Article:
Mr. WADE, from the Committee on Territories, reported back the house bill to provide for the temporary government of Arizona.
Mr. WILKINSON, from the same Committee, reported back a bill to amend the act for the government of Colorado. The bill makes the Governor’s veto qualified instead of absolute. – The bill was passed.
Mr. BROWN, from the same committee, reported back the House bill to secure freedom to the people of the Territories, with an amendment which changes the language of the bill to that of the ordinance of 1787.
HOUSE – On motion of Mr. FENTON, the House proceeded to the consideration of the bill introduced by him for the adjudication of claims for loss or destruction of property belonging to loyal citizens, and the damage done them by the troops of the United States during the present rebellion.
The bill provides for the appointment by the President of three Commissioners, together with a Clerk and Marshal. The commissioners are prohibited from taking cognizance of claims for slaves, while the bill is guaranteed to prevent disloyal citizens from being benefitted by the act. The claims ascertained are to be reported to Congress, to the end that provisions may be made for their relief, as may be deemed just and proper.
Report agreed to 24 to 28.
A message was received from the President recommending a vote of thanks to Com. Farragut and other officers in his expedition.
The Conference Committee on the homestead bill made a report which was agreed to.
A resolution was offered calling on the Secretary of the Navy for the number of iron clad gunboats under contract, their armaments and when they will be ready for service. Laid over.
Mr. HARRIS offered a resolution asking the Secretary of State what were the rights and obligations of the United States and Great Britain in regard to the maintenance of armaments on the Lake. Laid over.
The Indian appropriation bill was taken up and discussed.
A message was received from the House announcing the death of Geo. F. Barley, of Massachusetts.
Mr. SUMNER paid a brief tribute to his worth, &c.
The customary resolutions were passed.
Mr. FENTON said this bill had been materially considered by the Committee on Claims and was based on the principle of equity and justice. While sincerely desirous of indemnifying Union men for the losses they had sustained, he was anxious that congress should pass a confiscation bill, denouncing special pains and penalties against the leaders of the rebellion, who having plundered loyal men and sequestrated their estates, shall not escape punishment. Their property and substance should be used to pay the expenses incidental to the suppression of the most wicked and causeless rebellion.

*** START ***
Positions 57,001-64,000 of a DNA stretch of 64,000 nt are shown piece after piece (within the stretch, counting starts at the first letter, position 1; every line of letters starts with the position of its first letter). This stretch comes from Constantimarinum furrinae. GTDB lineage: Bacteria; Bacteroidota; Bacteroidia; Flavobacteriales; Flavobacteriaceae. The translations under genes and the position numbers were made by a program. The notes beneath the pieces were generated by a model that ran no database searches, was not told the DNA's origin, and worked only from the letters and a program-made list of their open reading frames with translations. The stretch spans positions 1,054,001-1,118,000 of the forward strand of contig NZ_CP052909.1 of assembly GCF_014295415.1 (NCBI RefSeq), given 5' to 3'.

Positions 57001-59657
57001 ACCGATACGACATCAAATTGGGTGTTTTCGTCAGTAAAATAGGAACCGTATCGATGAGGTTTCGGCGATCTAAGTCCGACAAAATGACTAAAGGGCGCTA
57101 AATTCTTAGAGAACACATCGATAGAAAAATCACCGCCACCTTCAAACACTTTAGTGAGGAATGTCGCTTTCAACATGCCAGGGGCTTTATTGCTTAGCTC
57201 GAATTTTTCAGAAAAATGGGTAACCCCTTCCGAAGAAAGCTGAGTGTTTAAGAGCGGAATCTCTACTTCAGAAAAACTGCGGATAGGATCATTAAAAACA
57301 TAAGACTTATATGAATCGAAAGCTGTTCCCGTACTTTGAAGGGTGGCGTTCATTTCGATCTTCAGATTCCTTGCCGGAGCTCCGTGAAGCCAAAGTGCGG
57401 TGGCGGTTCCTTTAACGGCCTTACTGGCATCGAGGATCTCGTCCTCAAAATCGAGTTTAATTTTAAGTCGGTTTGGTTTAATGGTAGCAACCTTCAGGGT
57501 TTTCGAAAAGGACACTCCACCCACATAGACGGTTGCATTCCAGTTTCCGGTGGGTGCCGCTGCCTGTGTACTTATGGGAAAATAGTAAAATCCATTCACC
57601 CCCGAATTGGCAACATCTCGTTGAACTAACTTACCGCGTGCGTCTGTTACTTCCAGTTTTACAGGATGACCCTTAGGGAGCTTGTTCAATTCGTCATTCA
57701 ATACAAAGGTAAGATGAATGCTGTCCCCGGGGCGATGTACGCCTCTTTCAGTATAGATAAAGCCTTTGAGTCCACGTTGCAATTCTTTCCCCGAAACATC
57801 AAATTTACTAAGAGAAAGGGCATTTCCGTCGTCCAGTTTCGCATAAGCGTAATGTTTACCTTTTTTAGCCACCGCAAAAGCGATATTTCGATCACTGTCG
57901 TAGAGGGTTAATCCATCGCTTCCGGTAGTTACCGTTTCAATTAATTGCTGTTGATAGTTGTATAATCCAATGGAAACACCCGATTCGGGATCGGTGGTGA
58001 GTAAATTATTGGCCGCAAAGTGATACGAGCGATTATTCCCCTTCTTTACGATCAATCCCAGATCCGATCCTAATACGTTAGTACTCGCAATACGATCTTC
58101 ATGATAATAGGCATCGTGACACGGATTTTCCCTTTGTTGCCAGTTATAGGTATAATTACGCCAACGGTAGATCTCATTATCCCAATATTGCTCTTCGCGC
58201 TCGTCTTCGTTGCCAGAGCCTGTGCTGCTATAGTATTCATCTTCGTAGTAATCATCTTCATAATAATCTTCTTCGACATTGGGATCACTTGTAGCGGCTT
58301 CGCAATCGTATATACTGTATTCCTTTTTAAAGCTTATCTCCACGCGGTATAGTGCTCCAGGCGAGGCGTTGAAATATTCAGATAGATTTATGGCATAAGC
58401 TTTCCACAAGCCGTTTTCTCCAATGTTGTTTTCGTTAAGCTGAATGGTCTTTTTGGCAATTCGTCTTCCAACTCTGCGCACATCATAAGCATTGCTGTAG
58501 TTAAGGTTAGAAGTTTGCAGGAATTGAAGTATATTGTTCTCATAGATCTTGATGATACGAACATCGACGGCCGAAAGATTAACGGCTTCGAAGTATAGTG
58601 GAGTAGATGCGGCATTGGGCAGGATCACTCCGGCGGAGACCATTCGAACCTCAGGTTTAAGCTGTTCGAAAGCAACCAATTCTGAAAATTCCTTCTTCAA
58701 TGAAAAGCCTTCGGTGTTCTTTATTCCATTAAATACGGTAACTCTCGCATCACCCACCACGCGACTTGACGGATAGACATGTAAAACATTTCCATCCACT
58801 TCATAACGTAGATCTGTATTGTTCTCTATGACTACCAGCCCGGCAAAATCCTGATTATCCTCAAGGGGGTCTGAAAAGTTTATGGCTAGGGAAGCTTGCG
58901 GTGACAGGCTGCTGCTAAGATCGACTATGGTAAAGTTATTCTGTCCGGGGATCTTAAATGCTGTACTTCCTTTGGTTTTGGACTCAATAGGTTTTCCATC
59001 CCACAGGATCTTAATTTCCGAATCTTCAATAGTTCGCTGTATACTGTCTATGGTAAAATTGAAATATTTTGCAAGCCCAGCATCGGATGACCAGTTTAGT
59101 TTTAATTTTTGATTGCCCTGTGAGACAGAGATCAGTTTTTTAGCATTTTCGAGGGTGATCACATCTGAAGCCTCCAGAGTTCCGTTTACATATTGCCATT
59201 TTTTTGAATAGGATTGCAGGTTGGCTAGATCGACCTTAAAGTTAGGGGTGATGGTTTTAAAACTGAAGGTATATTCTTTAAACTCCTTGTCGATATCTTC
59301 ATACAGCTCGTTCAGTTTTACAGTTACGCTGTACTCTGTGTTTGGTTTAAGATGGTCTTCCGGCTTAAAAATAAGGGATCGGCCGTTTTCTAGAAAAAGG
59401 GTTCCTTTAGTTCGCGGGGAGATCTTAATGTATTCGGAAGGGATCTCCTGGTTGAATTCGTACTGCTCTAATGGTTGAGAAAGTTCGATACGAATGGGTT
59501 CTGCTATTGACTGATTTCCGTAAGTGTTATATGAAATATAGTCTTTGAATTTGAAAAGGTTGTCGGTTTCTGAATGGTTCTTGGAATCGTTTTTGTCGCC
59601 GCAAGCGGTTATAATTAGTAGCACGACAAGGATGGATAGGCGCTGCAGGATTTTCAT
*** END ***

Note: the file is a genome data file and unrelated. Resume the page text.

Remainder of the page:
Mr. WEBSTER moved an amendment making it the duty of the Commissioners to take cognizance of the losses of slaves, which the bill, as reported, prohibits.
Mr. MORRIL, of Vermont, moved the postponement of the bill till Monday. The bill should be maturely considered, as it involved the expenditure of $100,000. If passed it might supercede the amount of claims.
Mr. FENTON explained that all adjudicated claims have to be reported to Congress, which is to control the appropriation.
Mr. MORRIL’S motion was adopted.
The House passed the Senate bill authorizing the appointment of medical store-keepers for the army, and hospital chaplains.
Among the measure passed on are the following:
The Senate bill setting apart 10 per cent of the taxes paid by the colored persons to be appropriated for the education of colored children of the District.
The Senate bill requiring the oath of allegiance to be administered to persons offering to vote whose loyalty shall shall [sic] be challenged.
The House bill requiring the oath of allegiance to be taken by attorneys and solicitors in Court within the District of California.
Mr. POTTER from the Conference Committee on the homestead bill, made a report which was adopted.
– Published in The Burlington Weekly Hawk-Eye, Burlington, Iowa, Saturday, May 17, 1862, p. 3